In the midst of all the unrest and uncertainty, where did we see innovation, progress and possibility in 2020? Porter Novelli analyzed a year’s worth of Purpose-driven news, activities, campaigns and announcements; and distilled our 10 need-to-know trends for today and tomorrow.
2020 was undisputedly a year like none other. Widespread wildfires in Australia were soon eclipsed by the COVID-19 pandemic — followed in quick succession by economic uncertainty, growing racial inequity and unrest, political divisiveness, and the most active hurricane season on record.
2020 was the year social issues were escalated and exacerbated under the pressure of COVID-19; and pundits drew the connection between the pandemic and climate change — ringing the bell that the next major crisis was looming. Meanwhile, the movement for racial justice grew to a nationwide cry — with calls to address longstanding, systemic racism deeply embedded in US society. 2020 unabashedly revealed how interconnected we all are — individuals, communities, businesses, government — regardless of background or beliefs, around the world.
As the COVID-19 outbreak continued, individuals and institutions alike realized there was no going back to the way things were; but rather, this could be an opportunity to act resiliently and rethink a better way forward. So, in the midst of unrest and uncertainty, where did we see innovation, progress and possibility in 2020?
To capture the top trends of 2020, Porter Novelli reviewed and analyzed a year’s worth of Purpose-driven news, activities, campaigns and announcements. Through this, we distilled our 10 need-to-know trends for today and tomorrow:
1. Completing climate commitments
Corporate Political Responsibility in an Environment of Distrust
As US politics become increasingly polarized, brands are left wondering whether and how to engage. How can they simultaneously challenge the status quo, align their influences with brand values and commitments, and avoid the risks of retribution? Join us for an interactive workshop to explore putting the Erb Principles for Corporate Political Responsibility into practice, review new research from Porter Novelli on stakeholder perceptions, and hear how practitioners are using non-partisan principles to connect in this challenging environment — Monday, Oct. 16 at SB'23 San Diego.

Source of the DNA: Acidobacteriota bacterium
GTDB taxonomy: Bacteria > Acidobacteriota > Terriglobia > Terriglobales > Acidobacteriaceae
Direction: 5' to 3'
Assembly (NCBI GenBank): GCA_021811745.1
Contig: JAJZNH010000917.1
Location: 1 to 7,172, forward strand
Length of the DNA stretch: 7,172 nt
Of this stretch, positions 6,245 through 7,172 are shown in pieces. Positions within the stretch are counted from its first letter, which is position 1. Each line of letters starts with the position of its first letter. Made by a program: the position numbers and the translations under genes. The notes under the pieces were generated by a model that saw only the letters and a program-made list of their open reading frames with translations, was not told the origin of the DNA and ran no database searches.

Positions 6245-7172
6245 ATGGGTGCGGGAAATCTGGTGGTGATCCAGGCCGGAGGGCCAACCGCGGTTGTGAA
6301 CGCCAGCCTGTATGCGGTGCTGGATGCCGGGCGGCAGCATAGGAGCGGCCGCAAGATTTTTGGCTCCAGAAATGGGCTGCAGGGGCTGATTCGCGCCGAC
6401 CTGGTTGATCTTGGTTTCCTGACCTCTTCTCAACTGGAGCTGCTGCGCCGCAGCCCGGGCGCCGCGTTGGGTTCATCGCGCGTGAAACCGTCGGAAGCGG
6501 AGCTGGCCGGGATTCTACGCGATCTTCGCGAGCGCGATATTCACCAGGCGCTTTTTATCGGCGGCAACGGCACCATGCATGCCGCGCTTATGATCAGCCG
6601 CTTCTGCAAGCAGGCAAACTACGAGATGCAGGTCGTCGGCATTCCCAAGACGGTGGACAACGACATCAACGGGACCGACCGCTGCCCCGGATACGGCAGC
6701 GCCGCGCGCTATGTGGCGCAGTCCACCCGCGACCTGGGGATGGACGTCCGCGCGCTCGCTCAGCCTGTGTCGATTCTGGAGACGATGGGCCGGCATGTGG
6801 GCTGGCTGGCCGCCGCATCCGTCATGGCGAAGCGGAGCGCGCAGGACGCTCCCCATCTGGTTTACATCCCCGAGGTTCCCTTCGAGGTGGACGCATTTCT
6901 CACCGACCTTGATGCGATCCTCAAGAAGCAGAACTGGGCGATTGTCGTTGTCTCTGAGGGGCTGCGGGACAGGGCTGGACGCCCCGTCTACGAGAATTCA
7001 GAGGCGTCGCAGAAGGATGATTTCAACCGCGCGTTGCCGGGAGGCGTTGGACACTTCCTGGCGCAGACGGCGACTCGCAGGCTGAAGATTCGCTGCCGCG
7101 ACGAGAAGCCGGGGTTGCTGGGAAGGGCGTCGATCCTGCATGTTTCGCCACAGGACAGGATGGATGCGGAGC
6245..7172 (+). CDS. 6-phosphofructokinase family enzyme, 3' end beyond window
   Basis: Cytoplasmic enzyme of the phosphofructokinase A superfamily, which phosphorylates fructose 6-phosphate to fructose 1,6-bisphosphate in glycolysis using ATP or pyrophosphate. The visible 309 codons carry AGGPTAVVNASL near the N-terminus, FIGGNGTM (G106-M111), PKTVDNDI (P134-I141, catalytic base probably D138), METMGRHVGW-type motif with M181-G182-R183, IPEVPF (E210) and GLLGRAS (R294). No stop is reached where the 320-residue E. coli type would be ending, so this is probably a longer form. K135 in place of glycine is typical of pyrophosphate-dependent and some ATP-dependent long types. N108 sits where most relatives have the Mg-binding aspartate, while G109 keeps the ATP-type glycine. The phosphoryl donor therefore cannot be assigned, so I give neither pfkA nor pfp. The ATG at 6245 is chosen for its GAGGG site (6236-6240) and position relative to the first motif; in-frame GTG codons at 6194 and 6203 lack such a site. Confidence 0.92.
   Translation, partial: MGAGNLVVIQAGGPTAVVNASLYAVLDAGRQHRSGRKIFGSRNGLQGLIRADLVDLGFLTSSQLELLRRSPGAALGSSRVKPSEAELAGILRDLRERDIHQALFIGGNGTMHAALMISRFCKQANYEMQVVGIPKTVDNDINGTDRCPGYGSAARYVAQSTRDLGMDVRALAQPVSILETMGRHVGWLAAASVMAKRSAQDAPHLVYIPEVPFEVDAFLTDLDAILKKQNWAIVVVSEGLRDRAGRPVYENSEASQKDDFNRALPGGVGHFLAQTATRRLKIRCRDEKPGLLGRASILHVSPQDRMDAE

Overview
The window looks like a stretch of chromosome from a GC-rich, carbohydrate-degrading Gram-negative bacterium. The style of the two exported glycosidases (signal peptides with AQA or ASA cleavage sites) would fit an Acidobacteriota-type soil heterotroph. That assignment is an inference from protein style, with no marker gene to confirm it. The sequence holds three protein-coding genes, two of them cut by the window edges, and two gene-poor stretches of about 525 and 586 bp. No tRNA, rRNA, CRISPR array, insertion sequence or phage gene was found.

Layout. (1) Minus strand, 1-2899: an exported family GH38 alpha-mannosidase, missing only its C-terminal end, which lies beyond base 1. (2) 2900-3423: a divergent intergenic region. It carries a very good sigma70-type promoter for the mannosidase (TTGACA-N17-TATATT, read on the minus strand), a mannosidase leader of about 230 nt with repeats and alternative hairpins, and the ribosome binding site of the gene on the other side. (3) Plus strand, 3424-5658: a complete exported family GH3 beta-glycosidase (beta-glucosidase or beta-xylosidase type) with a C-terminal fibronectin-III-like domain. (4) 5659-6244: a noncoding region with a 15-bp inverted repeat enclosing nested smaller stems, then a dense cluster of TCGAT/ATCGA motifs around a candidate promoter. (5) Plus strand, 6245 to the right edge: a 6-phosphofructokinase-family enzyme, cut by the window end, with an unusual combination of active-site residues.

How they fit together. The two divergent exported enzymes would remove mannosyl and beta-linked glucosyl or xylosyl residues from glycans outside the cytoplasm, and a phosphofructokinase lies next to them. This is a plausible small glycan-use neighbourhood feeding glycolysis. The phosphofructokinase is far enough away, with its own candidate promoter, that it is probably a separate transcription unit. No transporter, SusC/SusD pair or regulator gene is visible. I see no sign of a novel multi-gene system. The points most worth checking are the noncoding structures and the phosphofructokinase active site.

Even as the pandemic rages on, nearly two-thirds (63 percent) of us in the US expect companies to continue the progress they committed to regarding social and environmental issues. This year, we saw many companies meet massive sustainability goals — some ahead of schedule.
Kicking off the year, Bank of America announced it met its carbon-neutrality goal a year early. In September, Google announced it achieved a lifetime net-carbon footprint of zero, followed by a carbon-neutrality achievement from REI in the same month. 2020 has always been a milestone year for commitments; even in the face of crisis, companies followed through.
2. Justice joins the DE&I movement
2020 was a year of reckoning for organizations to acknowledge their roles in perpetuating racism in the US. In fact, 76 percent of executives today acknowledge businesses’ role in systemic racism — and a further 73 percent of Americans wish more companies would acknowledge past mistakes or biases when talking about race. As companies look internally to address longstanding, operationalized inequities, there is still much work left to be done to truly advance justice.
Investment firm BlackRock committed to hiring 30 percent more Black employees by 2024, while West Elm became the third company to sign the 15 Percent Pledge — dedicating 15 percent of shelf space to Black-owned business. Sephora took July 7th (#BlackoutDay) to not only conduct racial bias trainings for employees, but announce the results of a first-of-its-kind report: the Sephora Retail Bias Study.
3. Competitors choose collaboration
For companies, this year reinforced that some of the world’s most pressing challenges are too big for one organization to solve alone. Taking their cue from this, we saw organizations cross competitive lines to collaborate on solutions.
At the onset of COVID-19, we saw Apple and Google join forces to create an app-based contact tracing program; while General Mills, Nestlé and Walmart CEOs all signed on for a CEO-led effort to end food waste. Finally, adidas and Allbirds opened “the doors to each other's suite of sustainable innovations,” in an effort to create a shoe with the lowest carbon footprint ever — marking the first time adidas has ever collaborated with a shoe brand outside of its own portfolio.
4. Companies accelerate past carbon neutrality
62 percent of US consumers think companies have the opportunity, due to the pandemic, to be more thoughtful about how they incorporate sustainability into their business models moving forward. And although many climate commitments were achieved in 2020, other companies used this year as a launch-pad for even more aggressive programs.
Going beyond carbon neutral, many companies announced aspirations to achieve a carbon-negative future — including Microsoft, which committed $1 billion for a new investment fund to achieve its carbon-negative goal in the next 10 years. UK brewer BrewDog committed to creating a carbon-negative workforce, as well — aiming to remove twice as much carbon as each employee produces on a yearly basis.
5. Products move toward representation